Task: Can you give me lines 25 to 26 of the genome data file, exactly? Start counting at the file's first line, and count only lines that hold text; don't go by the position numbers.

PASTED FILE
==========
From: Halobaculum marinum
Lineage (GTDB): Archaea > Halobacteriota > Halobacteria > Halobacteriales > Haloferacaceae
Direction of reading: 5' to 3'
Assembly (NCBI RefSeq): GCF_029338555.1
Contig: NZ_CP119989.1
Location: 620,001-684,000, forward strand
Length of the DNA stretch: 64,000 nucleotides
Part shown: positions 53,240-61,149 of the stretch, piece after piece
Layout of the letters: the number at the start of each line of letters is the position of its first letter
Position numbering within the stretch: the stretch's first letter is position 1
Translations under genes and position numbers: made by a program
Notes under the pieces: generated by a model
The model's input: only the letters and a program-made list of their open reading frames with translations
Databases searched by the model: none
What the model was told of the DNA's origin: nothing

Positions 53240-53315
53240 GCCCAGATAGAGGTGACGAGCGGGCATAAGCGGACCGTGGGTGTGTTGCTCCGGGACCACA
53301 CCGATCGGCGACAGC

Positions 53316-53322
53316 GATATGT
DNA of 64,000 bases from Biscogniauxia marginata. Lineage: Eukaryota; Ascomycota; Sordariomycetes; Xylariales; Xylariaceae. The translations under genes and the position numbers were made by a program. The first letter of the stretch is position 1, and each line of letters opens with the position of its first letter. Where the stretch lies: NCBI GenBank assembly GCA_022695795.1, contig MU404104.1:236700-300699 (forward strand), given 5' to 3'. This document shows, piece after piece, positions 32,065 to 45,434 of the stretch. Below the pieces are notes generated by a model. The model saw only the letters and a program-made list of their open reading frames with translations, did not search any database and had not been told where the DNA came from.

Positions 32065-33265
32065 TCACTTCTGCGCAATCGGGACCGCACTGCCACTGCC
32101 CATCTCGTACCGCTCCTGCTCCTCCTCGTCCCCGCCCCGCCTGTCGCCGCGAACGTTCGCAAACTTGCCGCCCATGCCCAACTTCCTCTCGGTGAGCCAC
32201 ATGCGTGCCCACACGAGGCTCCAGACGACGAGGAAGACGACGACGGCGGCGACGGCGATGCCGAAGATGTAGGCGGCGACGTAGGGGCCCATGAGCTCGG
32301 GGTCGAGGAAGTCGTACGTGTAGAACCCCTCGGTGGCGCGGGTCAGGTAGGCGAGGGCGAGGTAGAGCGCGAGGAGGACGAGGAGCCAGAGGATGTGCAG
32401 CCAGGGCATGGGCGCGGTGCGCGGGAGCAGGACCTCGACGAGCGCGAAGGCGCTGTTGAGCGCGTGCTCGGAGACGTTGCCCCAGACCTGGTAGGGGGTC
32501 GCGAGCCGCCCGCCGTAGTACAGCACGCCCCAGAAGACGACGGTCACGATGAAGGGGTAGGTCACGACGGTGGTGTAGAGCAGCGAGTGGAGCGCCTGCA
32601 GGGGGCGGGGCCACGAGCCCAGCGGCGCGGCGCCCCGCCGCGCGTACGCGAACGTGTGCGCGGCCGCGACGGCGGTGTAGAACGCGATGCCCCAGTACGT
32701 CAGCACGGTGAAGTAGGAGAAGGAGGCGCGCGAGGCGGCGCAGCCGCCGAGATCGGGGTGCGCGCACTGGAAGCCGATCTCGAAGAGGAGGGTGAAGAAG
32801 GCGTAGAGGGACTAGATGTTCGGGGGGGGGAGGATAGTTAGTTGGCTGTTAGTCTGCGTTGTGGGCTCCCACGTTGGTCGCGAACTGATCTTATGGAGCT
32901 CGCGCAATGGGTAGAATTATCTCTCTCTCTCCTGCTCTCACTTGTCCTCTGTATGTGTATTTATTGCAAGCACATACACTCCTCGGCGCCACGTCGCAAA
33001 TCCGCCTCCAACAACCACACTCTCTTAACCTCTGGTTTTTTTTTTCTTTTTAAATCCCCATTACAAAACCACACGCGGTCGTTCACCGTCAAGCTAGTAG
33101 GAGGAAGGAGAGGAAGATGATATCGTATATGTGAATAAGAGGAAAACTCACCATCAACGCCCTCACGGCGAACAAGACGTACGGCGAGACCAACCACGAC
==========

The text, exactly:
32201 ATGCGTGCCCACACGAGGCTCCAGACGACGAGGAAGACGACGACGGCGGCGACGGCGATGCCGAAGATGTAGGCGGCGACGTAGGGGCCCATGAGCTCGG
32301 GGTCGAGGAAGTCGTACGTGTAGAACCCCTCGGTGGCGCGGGTCAGGTAGGCGAGGGCGAGGTAGAGCGCGAGGAGGACGAGGAGCCAGAGGATGTGCAG